The V-antigen of Yersinia is surface exposed before target cell contact and involved in virulence protein translocation:  1999In: Molecular Microbiology, ISSN 0950-382X, E-ISSN 1365-2958, Vol. 32, no 5, p. 961-976Article in journal (Refereed)
    Abstract [en]

    Type III-mediated translocation of Yop effectors is an essential virulence mechanism of pathogenic Yersinia. LcrV is the only protein secreted by the type III secretion system that induces protective immunity. LcrV also plays a significant role in the regulation of Yop expression and secretion. The role of LcrV in the virulence process has, however, remained elusive on account of its pleiotropic effects. Here, we show that anti-LcrV antibodies can block the delivery of Yop effectors into the target cell cytosol. This argues strongly for a critical role of LcrV in the Yop translocation process. Additional evidence supporting this role was obtained by genetic analysis. LcrV was found to be present on the bacterial surface before the establishment of bacteria target cell contact. These findings suggest that LcrV serves an important role in the initiation of the translocation process and provides one possible explanation for the mechanism of LcrV-induced protective immunity.

  • 14. Revill, James
    et al.
    Candia Carnevali, M Daniela
    Forsberg, Åke
    Umeå University, Faculty of Medicine, Molecular Infection Medicine Sweden (MIMS). Umeå University, Faculty of Medicine, Department of Molecular Biology (Faculty of Medicine).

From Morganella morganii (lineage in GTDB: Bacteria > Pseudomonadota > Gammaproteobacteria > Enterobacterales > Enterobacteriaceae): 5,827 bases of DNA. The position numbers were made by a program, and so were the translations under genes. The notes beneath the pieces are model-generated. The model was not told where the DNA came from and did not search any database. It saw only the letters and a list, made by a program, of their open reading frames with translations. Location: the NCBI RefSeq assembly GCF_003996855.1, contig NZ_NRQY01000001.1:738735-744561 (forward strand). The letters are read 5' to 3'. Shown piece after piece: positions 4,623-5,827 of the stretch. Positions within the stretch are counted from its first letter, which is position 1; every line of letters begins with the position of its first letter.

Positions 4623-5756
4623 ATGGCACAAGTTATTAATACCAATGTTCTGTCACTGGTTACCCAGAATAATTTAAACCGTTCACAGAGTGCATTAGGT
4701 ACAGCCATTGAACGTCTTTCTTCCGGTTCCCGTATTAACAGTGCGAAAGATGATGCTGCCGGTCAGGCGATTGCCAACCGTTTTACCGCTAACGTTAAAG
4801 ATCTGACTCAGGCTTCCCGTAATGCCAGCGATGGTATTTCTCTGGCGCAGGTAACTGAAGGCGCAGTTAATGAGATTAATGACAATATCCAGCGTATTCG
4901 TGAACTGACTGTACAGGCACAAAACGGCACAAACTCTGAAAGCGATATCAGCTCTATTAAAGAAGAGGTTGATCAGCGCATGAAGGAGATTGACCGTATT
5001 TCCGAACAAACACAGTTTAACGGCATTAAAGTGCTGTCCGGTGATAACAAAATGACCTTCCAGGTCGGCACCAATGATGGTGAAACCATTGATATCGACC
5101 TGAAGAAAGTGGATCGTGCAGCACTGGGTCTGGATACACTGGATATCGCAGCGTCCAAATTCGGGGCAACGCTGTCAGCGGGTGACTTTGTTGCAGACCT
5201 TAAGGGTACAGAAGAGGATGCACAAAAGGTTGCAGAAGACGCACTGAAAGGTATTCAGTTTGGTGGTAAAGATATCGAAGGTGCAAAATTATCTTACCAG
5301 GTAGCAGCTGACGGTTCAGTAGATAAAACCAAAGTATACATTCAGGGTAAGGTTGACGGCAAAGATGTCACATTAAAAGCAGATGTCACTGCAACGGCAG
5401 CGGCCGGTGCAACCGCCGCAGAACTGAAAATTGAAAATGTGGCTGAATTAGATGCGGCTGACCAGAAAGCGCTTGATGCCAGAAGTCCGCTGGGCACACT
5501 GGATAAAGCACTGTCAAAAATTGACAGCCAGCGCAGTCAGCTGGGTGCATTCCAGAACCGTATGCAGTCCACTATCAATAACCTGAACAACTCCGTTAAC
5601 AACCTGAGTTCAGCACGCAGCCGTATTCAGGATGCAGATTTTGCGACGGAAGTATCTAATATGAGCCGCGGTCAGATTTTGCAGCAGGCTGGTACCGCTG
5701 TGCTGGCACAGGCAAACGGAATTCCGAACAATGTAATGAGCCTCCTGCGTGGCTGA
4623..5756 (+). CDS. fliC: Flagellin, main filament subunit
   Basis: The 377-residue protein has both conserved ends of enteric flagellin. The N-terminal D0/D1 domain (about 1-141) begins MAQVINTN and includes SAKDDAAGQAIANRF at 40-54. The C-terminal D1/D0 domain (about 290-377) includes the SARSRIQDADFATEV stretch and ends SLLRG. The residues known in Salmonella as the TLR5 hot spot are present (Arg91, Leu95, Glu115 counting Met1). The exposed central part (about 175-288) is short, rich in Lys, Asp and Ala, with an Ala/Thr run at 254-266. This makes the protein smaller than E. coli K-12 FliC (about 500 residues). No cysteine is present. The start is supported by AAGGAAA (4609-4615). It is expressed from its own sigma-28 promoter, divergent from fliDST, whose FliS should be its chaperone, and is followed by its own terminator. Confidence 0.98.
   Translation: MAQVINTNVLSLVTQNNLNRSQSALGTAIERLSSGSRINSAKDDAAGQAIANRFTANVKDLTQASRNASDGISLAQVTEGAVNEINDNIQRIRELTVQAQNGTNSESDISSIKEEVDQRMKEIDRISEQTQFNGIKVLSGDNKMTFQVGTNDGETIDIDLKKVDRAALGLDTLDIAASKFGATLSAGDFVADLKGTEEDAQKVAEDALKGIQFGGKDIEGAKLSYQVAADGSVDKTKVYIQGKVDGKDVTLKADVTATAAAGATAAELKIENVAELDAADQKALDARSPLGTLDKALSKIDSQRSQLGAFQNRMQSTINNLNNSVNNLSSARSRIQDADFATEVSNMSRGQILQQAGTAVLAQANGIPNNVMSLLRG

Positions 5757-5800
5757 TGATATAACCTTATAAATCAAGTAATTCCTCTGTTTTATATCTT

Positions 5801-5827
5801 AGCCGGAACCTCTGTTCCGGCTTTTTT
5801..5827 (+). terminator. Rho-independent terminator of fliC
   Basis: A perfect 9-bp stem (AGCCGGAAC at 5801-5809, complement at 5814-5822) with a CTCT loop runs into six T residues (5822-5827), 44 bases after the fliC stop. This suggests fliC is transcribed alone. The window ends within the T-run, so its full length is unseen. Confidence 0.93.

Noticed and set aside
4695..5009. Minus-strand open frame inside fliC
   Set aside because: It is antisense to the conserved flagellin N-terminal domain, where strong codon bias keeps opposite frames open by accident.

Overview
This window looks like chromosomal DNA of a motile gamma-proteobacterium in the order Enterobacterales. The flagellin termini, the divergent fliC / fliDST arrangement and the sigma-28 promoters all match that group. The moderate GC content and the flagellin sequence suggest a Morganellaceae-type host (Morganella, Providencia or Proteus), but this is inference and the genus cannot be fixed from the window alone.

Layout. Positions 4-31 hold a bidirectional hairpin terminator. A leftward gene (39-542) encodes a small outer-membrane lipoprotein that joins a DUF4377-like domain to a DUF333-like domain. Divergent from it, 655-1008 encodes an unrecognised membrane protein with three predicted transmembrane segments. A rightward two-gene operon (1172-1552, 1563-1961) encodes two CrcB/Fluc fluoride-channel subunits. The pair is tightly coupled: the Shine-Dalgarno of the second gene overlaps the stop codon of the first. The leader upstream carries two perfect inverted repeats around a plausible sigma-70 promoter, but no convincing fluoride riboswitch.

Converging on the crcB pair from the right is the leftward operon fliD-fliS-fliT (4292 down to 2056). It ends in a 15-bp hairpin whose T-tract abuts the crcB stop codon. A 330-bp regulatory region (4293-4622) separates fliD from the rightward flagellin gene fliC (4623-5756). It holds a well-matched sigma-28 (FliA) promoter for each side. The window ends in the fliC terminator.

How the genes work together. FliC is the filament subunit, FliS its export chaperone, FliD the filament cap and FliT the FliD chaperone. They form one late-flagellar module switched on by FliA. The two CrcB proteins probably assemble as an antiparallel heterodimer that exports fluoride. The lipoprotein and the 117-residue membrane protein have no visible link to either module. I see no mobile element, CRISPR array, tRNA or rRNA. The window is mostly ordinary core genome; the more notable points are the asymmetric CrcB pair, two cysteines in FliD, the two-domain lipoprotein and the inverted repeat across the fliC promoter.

Holmström, Anna
    Umeå University, Faculty of Medicine, Department of Public Health and Clinical Medicine, Epidemiology and Global Health.
    Rath, Johannes
    Khan Shinwari, Zabta
    Mancini, Giulio M
    Lessons learned from implementing education on dual-use in Austria, Italy, Pakistan and Sweden2012In: Medicine, Conflict and Survival, ISSN 1362-3699, 1743-9396, Vol. 28, no 1, p. 31-44Article in journal (Refereed)
    Abstract [en]

    This paper provides insights into the achievements and challenges of implementing education on dual-use in four countries: Austria, Italy, Pakistan and Sweden. It draws attention to the different institutional mechanisms through which dual-use education may be introduced into academic curricula and some of the difficulties encountered in this process. It concludes that there is no ‘one size fits all’ approach to the implementation of dual-use education. Rather, initiatives must be tailored to suit the teaching traditions, geographical and historical context in which they are being delivered. However, a number of common principles and themes can be derived from all four cases. All these courses bring together a number of different topics that place ‘dual-use’ in the broader context of biosafety, biosecurity, ethics, law and the environment. The case studies suggest that success in this area depends largely on the leadership and commitment of individuals directly involved in teaching, who are active within the scientific community.

  • 15.
    Rietdorf, Jens
    et al.
    European Molecular Biology Laboratory, Meyerhofstrasse 1, 69117 Heidelberg, Germany.
    Ploubidou, Aspasia
    European Molecular Biology Laboratory, Meyerhofstrasse 1, 69117 Heidelberg, Germany.
    Reckmann, Inge
    European Molecular Biology Laboratory, Meyerhofstrasse 1, 69117 Heidelberg, Germany .